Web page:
UMHS Class of 2017 graduate Dr. Rohan Manocha started his residency in Family Medicine at University of Toronto – Downtown in the summer of 2017 and he is pleased to be returning to the Toronto area. Dr. Manocha grew up in nearby Richmond Hill and studied Kinesiology at Western University in London, Ontario. An avid Toronto sports fan, Dr. Manocha realized he had a passion for medicine while taking anatomy and physiology courses as an undergrad and volunteering his time at the local hospital in his hometown of Richmond Hill.
Dr. Manocha enjoys time with his family, something he likely had little time for during his journey through medical school at UMHS. The UMHS Endeavour recently spoke to Dr. Manocha about why he chose UMHS and how it specifically helped him land a prestigious residency back in his Canadian homeland. He also shared advice on how to get high scores on the USMLE exams and make the most of the residency Match process.
"UMHS provided an avenue for me to fulfill my career goal of becoming a practicing physician in Canada."
Residency in Family Medicine
Washington Health System
UMHS 2016 graduates Dr. Thivisa Rajagopal and husband Dr. Thushyanthan Pathmalingam both decided to attend UMHS when they had trouble getting into Canadian medical schools. Dr. Rajagopal immigrated to Canada from her native Sri Lanka at a young age and always wanted to be a doctor. Today that dream has become a reality as she and her husband recently started Family Medicine residencies at the Washington Health System in Pennsylvania.
Dr. Rajaogpal took time from her busy schedule to speak to the UMHS Endeavour to share her experiences about the school and what prospective students can expect at UMHS, from the great professors in Basic Sciences to clinical rotations to interviewing for a residency, and how she and her husband were so thrilled when they both matched at the same hospital.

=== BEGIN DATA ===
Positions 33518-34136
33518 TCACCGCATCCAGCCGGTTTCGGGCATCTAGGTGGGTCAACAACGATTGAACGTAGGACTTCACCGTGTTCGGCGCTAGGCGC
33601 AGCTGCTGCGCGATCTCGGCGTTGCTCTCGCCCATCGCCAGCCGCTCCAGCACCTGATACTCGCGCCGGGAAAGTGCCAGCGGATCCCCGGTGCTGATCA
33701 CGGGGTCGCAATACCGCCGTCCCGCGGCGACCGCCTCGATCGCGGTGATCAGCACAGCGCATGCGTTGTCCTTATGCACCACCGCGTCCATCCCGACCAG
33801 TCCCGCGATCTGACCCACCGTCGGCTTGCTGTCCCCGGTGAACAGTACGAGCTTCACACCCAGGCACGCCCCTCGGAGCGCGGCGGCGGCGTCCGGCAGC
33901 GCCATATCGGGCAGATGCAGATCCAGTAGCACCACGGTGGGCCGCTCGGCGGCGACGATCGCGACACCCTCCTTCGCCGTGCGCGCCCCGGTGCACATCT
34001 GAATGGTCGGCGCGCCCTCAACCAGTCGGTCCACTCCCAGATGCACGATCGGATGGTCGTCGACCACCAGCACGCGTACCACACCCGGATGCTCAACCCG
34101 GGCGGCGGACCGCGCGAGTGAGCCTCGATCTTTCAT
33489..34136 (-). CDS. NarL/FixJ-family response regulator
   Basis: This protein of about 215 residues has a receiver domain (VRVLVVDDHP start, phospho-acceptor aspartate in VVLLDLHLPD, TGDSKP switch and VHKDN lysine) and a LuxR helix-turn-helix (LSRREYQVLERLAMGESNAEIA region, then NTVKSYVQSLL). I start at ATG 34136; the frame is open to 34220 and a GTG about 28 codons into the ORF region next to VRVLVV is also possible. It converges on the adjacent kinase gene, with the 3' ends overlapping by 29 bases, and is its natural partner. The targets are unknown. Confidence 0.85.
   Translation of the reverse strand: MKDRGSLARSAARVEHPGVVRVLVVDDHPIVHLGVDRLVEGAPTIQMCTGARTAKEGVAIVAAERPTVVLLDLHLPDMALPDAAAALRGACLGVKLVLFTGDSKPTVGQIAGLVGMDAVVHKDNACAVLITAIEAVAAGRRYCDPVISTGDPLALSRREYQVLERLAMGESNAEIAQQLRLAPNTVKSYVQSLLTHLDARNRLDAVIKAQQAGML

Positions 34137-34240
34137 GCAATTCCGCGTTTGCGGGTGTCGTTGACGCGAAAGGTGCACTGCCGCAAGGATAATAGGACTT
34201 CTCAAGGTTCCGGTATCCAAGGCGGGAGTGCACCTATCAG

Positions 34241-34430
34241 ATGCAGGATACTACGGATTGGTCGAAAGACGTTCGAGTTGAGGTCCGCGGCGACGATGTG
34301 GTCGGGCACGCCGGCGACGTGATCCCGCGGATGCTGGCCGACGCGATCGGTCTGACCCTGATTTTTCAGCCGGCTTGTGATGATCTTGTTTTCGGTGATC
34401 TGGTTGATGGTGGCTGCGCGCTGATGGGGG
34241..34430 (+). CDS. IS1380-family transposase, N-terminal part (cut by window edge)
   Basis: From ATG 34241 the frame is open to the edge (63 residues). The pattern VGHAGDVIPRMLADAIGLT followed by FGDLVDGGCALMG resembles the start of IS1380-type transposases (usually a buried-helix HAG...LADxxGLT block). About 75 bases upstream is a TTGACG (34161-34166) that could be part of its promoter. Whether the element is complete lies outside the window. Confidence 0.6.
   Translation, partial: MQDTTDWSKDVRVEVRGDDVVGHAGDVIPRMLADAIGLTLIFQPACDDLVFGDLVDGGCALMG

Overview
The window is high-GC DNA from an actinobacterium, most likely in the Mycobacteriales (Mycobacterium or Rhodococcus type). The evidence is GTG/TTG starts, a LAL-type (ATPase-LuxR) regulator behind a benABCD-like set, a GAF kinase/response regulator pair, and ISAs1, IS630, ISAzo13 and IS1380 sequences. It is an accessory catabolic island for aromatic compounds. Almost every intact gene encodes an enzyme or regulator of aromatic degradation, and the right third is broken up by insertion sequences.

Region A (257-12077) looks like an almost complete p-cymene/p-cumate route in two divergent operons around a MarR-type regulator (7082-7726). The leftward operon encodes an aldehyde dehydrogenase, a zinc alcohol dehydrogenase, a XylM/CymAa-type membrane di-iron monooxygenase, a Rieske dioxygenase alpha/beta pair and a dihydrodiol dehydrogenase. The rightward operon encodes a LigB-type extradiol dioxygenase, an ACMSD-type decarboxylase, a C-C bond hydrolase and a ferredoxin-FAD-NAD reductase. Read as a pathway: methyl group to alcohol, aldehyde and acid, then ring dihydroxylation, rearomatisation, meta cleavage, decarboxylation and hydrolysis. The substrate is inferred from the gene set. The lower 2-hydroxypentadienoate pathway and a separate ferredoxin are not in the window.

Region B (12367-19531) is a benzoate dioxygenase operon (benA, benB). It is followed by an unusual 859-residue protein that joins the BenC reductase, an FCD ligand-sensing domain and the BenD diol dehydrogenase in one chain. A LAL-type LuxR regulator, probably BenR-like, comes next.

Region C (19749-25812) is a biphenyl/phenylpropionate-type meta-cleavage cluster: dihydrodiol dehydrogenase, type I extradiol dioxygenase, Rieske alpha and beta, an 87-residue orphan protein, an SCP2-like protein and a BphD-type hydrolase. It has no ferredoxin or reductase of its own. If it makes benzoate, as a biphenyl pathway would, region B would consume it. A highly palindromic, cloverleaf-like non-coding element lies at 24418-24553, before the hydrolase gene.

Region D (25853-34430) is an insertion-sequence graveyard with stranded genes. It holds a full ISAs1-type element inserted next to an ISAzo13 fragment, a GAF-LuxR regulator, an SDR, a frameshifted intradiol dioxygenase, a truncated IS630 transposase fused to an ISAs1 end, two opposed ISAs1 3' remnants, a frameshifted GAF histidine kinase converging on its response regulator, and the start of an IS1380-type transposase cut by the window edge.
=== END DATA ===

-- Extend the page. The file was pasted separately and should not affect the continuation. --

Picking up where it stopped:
“Every aspect of UMHS makes you become an independent, self-learning and brilliant doctor.”
Family Medicine Resident
University of Ottawa, Canada
UMHS graduate Dr. Lara Gizzi took time from her hectic schedule–juggling duties as a Family Medicine resident at the University of Ottawa in Canada, research projects, exams and a work lifestyle she describes as an “absolute whirlwind”–to speak to the UMHS Endeavour. We were especially interested in speaking to Dr. Gizzi because she has a unique perspective on working in medicine in Canada. Dr. Gizzi initially met with Michelle Peres, UMHS VP of Enrollment Management, and had a good feeling about our school, so she “took a risk” by applying to UMHS a few years ago. Ultimately, she made the right decision to enter UMHS as a Canadian studying medicine abroad. The Toronto area native had missed a deadline to apply online to Canadian medical schools and did not wish to wait a full year before applying again. The UMHS Endeavour blog spoke to this gifted young doctor about her experiences at UMHS and on the island of St. Kitts, from the close connections she made with professors and working as a teaching assistant to the challenges of living abroad on a tropical island, and the myriad of lessons learned during clinical rotations and electives in the USA and Canada. Dr. Gizzi adapted quickly to St. Kitts and the UMHS campus and bonded with her fellow students, realizing she was “surrounded by people in the same boat with the same fears,” all wanting to become doctors. We spoke in detail with Dr. Gizzi about what Canadians can expect before, during and after studying medicine at UMHS.
“I did electives in plastic surgery and cardiology through McMaster University, as well as an elective in family medicine in a private practice in Toronto. This most certainly assisted in my successful entry into residency in Canada. Having letters of reference from Canadian physicians and proof that I made it my prerogative to invest time learning in Canada was of utmost importance.”
Crozer-Chester Medical Center
Hometown: Toronto, Ontario, Canada
Toronto native Dr. David Kadouri decided to study medicine at UMHS because he liked the sense of community at the school and the unique relationship between the student body and faculty.
The outstanding training he received at UMHS and through its clinical rotations helped him land a residency in OB/GYN at the prestigious Crozer-Chester Medical Center in Pennsylvania.
“The education at UMHS is extremely intimate; it is the perfect setup for an ambitious and eager student to thrive,” Dr. Kadouri says. “the class sizes are small, and there is a very personal feel.
My friends and faculty felt like family. Their sense of investment and genuine interest in my success was clear and palpable. My teachers were always available, and the roles and barriers of the usual student-teacher relationship didn’t exist. I could approach any member of faculty, from ta, to professor, up to the dean – with absolute comfort and ease, and they would give you their time to teach and help you succeed.”